Buy the Nio Dip, or Heed the Rising Political Rhetoric?

Nio (NYSE:NIO) stock is always an interesting investment in my mind. Last year saw it rise meteorically as tailwinds for the electric vehicle sector blew unabated. But 2021 hasn’t been as smooth. 

Image of Nio (NIO) logo branded on the exterior of a corporate building.
Source: Sundry Photography /

Nio is being simultaneously pulled and pushed, so investors would do wisely to consider the various factors currently affecting share prices. 

Coming to America 

When I last wrote about NIO in late February, I noted that there were faint rumblings that Nio is preparing to enter the U.S. market. This idea was based off of the fact that Deutsche Bank analyst Edison Yu had found a job posting seeking a business planner for the U.S. market. 

The posting was taken down shortly after being reported by the Deutsche Bank analyst, but the rumor mill was by then in full motion. Yet, recent news out of China regarding renewed political fighting between the U.S. and China will lessen Nio’s opportunity, at least temporarily. 

Yu’s analysis indicates that Nio likely won’t achieve sales within the U.S. market before 2025. He cited the Biden administration’s softer stance on China as a factor that might accelerate that timeline. However, as a Chinese EV pioneer, Nio is a chair at what could be an increasingly acrimonious international summit. 

Tesla Blocked

The news that the Chinese government is restricting use of Tesla (NASDAQ:TSLA) vehicles by its employees and within vital state-owned companies provides a clear opportunity for Nio. 

The point of contention is unsurprisingly data leak concerns. A government security review by Chinese officials of Tesla vehicles raised concerns. Cameras that record constantly were pinpointed as a concern for national security leaks.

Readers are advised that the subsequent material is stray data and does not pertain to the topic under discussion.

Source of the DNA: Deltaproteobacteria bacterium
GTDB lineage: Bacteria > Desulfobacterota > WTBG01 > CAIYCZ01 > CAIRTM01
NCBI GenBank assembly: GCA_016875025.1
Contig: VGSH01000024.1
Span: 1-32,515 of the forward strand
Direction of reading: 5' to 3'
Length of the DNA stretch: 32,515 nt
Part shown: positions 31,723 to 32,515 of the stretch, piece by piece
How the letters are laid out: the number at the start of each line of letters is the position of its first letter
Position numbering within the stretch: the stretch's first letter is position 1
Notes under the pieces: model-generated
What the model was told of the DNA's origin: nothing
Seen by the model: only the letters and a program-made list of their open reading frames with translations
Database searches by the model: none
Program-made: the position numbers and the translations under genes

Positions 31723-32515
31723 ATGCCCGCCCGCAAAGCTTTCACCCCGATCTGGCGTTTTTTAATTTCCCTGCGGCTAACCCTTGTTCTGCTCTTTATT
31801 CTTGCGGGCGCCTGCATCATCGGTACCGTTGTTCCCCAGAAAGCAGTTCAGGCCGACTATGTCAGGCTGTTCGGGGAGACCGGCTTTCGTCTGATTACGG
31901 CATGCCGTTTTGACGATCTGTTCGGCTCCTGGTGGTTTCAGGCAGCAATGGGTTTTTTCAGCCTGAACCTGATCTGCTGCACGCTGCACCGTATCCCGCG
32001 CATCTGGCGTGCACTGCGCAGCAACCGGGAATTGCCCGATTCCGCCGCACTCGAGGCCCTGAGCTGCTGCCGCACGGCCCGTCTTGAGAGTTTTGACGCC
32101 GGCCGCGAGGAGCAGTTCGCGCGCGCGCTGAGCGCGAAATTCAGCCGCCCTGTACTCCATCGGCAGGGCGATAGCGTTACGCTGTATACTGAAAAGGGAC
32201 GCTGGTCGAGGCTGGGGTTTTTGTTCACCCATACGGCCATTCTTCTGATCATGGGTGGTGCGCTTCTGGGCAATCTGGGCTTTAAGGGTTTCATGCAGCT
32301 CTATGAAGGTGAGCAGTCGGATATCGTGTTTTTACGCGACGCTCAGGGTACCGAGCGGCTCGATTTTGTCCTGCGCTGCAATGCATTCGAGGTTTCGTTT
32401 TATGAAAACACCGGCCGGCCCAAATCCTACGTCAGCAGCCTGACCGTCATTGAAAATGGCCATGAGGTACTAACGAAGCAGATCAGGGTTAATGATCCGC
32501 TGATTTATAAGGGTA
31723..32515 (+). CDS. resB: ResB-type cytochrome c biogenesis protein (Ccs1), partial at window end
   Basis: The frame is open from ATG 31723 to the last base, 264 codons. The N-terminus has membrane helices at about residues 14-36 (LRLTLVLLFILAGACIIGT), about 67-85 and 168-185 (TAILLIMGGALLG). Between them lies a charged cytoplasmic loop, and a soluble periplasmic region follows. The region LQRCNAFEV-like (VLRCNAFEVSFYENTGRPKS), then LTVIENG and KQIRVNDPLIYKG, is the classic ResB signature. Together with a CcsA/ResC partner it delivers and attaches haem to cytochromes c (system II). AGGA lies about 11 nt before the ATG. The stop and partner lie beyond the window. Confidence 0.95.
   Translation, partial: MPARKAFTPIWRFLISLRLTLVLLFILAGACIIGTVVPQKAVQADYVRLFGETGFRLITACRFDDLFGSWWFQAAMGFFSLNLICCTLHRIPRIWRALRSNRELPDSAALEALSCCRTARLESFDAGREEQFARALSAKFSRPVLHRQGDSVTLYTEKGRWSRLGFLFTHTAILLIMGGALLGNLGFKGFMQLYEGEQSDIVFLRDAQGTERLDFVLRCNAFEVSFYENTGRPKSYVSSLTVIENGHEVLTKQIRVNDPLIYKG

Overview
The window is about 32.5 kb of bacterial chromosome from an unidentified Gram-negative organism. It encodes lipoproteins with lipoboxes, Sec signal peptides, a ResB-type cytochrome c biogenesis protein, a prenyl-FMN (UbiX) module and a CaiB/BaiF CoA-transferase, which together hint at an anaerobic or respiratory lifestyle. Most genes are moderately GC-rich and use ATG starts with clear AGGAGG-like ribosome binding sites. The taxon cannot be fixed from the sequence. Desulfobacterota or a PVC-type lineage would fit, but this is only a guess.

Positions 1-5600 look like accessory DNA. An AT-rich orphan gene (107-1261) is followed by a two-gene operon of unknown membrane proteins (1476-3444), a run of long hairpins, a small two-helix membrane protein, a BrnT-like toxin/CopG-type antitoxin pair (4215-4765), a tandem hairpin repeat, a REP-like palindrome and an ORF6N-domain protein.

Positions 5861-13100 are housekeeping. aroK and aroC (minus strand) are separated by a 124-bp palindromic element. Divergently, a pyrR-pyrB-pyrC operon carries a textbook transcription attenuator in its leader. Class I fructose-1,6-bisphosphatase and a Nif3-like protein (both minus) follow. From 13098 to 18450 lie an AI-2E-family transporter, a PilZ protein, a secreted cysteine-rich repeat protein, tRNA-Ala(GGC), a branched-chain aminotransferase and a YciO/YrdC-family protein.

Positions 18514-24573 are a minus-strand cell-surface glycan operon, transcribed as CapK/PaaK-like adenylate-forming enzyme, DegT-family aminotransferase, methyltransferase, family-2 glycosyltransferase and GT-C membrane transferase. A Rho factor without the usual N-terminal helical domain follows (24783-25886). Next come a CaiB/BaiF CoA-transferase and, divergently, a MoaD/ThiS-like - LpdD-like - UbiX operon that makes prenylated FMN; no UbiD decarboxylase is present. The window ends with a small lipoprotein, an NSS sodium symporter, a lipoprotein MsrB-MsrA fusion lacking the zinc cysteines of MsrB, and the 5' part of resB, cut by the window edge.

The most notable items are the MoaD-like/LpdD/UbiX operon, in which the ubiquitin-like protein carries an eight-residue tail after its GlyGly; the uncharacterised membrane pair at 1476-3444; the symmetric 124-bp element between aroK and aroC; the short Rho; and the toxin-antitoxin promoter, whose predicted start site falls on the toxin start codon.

The Wall Street Journal reportsthe Chinese government has told some of its agencies to ask their employees to stop driving Tesla cars to work, the people said. Some of the people said Tesla cars were also banned from driving into housing compounds of families with personnel working in sensitive industries and state agencies.”

Analysts are scrambling to judge what the effect  will be on Tesla’s sales, but a Teslarati report speculates “it likely will not be monumental as no public ban has been rolled out.”

Tesla’s loss is going to be Nio’s gain. 

Nio’s Opening

Clearly, Nio will be garnering more attention within China on the news. As a Chinese company with significant government ties, Nio inherently benefits from the news. Nio closed up 4.1% on March 19, presumably related to the news. 

Investors looking for an EV play on China’s EV dominance will be increasingly focused on Nio now.  

Buy the Dip?

NIO stock is down 37% since Feb. 9. Increasing concerns about rising interest rates in the U.S. have taken Nio down in a broader market sell-off. EV bubble speculation further increases the negative factors pulling Nio shares downward recently. 

Even prior to recent events, some analysts were confident in the ability of Nio shares to rise. Mizuho’s Vijay Rakesh initiated a buy rating for Nio at a target price of $60 on March 11. 

Eleven of the 19 analysts surveyed along with Rakesh were bullish on Nio’s price, with Rakesh setting the lowest target price among them. 

Sales Are Strong

Nio recently released its full year 2020 financial results. There is a lot to like. Nio continues to increase its deliveries, profits continue to rise along with margins, and losses from operations continue to get smaller. 

These factors should give investors the confidence they need to jump into a position in NIO stock. 

However, there are bigger factors at play.


In the long term, NIO stock is bound to be a winner in my book. I believe it represents a generational opportunity in the transformational EV market. Yet, I believe that due to the larger factors at play, Nio shares will probably go sideways for a bit. It has an improved position in China, steadily increasing sales and improving metrics, but I believe it is a hold for now.

On the date of publication, Alex Sirois did not have (either directly or indirectly) any positions in the securities mentioned in this article. 

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